Hello,

This looks like a nice tool!
Looking at your samples made me think about a few interesting details
about Ruby.  To start the discussion, below is your posted (a.rb)
sample:

On Wed, 01 Jun 2005 00:20:25 +0900, Ara.T.Howard <Ara.T.Howard / noaa.gov>  
wrote:

>      def method(*a)
>        pa =
>          parseargs(a) {
>            required_argument :a
>            optional_argument :b => 2
>          }
>
>        puts "#{ pa.a }#{ pa.b }"
>      end
>
>      method 4
>
>    ~ > ruby sample/a.rb
>
>      42

This looks like a fairly reasonable API, but one thing really struck
me was that your variables needed to be referenced with the pa
instance.  This is understandable, but I kind of feel that if I were
to use this API a lot I would really rather have parseargs just go
ahead and set the variables in the current method's binding.  Thus I
can just reference a and b without the need to use pa.

I was going to post a patch to your code, but decided it might be
better to flesh out this idea.  Below is some sample code that will
display how I implemented a simple example of how you could remove the
need to reference pa.

------
def parse_data_hash(data, bd = binding)
   data.each do |k,v|
     vid = v.object_id
     eval("#{k.to_s} = ObjectSpace._id2ref(#{vid})", bd)
   end
end

def parse_test(data_hash)
   parse_data_hash(data_hash)
   puts local_variables.join(",")

   puts "Explicit binding passed"
   parse_data_hash(data_hash, binding)
   puts local_variables
   local_variables.each do |k|
     print "#{k} => "
     eval("print #{k}.inspect")
     puts
   end
end

parse_test({:a => [1,2,3], :b => "hello"})
------

Writing this brought out a few really interesting details about Ruby
that I would like to discuss.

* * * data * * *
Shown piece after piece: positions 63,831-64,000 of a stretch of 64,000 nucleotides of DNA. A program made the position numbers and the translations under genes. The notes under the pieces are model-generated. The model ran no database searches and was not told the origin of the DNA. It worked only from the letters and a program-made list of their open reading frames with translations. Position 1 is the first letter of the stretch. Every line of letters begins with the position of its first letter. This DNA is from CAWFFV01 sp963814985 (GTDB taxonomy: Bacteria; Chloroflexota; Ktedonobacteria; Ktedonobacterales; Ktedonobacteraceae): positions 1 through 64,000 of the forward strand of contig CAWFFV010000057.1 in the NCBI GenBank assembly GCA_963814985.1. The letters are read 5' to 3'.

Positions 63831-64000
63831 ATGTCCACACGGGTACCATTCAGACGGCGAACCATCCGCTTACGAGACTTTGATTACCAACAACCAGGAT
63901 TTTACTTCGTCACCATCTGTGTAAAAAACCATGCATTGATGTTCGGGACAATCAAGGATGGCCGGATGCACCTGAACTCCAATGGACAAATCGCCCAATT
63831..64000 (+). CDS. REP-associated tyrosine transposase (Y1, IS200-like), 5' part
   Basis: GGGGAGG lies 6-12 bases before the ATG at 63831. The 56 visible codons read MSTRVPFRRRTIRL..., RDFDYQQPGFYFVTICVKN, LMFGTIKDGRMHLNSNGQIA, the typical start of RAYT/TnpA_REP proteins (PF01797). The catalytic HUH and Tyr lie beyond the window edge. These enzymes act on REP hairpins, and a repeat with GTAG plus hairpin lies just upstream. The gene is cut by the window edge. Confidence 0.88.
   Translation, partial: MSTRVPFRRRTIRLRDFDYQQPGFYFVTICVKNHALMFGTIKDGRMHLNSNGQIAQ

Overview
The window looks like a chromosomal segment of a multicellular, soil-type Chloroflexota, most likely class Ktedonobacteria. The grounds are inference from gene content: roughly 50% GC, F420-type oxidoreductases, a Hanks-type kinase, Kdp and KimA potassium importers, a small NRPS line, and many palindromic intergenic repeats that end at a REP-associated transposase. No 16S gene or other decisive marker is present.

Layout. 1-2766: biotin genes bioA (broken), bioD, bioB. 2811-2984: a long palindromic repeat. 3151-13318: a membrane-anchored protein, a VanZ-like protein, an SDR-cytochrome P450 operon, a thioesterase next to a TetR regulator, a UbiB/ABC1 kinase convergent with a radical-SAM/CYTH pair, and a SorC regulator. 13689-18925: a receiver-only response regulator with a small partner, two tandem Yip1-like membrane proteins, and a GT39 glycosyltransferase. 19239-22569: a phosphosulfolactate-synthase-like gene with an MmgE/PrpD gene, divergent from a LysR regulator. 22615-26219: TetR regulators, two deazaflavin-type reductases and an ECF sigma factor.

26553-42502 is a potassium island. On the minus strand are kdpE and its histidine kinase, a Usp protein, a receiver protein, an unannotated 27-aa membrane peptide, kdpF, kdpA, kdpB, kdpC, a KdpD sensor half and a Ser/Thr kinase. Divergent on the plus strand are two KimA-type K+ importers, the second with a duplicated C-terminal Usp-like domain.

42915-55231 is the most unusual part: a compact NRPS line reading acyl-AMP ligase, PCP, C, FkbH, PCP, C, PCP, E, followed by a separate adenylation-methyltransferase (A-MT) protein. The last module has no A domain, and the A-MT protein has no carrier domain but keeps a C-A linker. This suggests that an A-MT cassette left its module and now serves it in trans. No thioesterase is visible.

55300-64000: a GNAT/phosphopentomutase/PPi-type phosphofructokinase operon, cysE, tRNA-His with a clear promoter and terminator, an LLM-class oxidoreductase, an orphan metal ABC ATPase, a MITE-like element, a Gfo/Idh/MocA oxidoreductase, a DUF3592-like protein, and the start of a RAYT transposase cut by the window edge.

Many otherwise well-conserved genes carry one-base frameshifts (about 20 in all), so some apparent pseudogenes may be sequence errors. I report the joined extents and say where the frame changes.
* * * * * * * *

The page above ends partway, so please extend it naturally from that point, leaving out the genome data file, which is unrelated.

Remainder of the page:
1) I had to use ObjectSpace._id2ref in order to achieve the ability to
set variable a to the passed Array.  I did not like using this method,
even without the warning not to use it found in the "Ruby in a
Nutshell" book.  Interestingly this warning is not found in the RDoc
and ri generated description.  Is there a better way to do this?

2) In parse_data_hash I attempted to make passing the binding
optional.  As you see in the parse_test that does not work, because it
is assigning the binding to the binding of the parse_data_hash method
and not from its' caller.

2.1 ) eval currently makes passing the binding optional.  Is there a
way to do this in Ruby or is this something only available to the
internal implementation?

2.2) I was thinking it might be interesting if you could get the
binding of the caller from calling "caller".  Of course, having this
ability opens your self up to a lot of dangerous usages and possibly
some powerful usages too.  One usage would be a way to get the binding
of the caller for parse_data_hash.  I am wondering if this is a bad
idea and if any other languages allow you to do this?

2.3) Does anyone have an example of how you can use eval with a Proc
object instead of an binding?  The docs say you can do this, but does
not provide an example and my test below does not work either..

----
p = Proc.new { x = "Hello" }
eval("puts x", p)
t.rb:1: undefined local variable or method `x' for main:Object (NameError)
         from t.rb:1
----


I have some other fuzzy ideas about the binding and method objects,
but I better save that for another day when I can unfuzz them.
Although, one quick idea is if it would be possible in the future to
save the binding to disk or send it to another Ruby process?


Cheers,
Zev Blut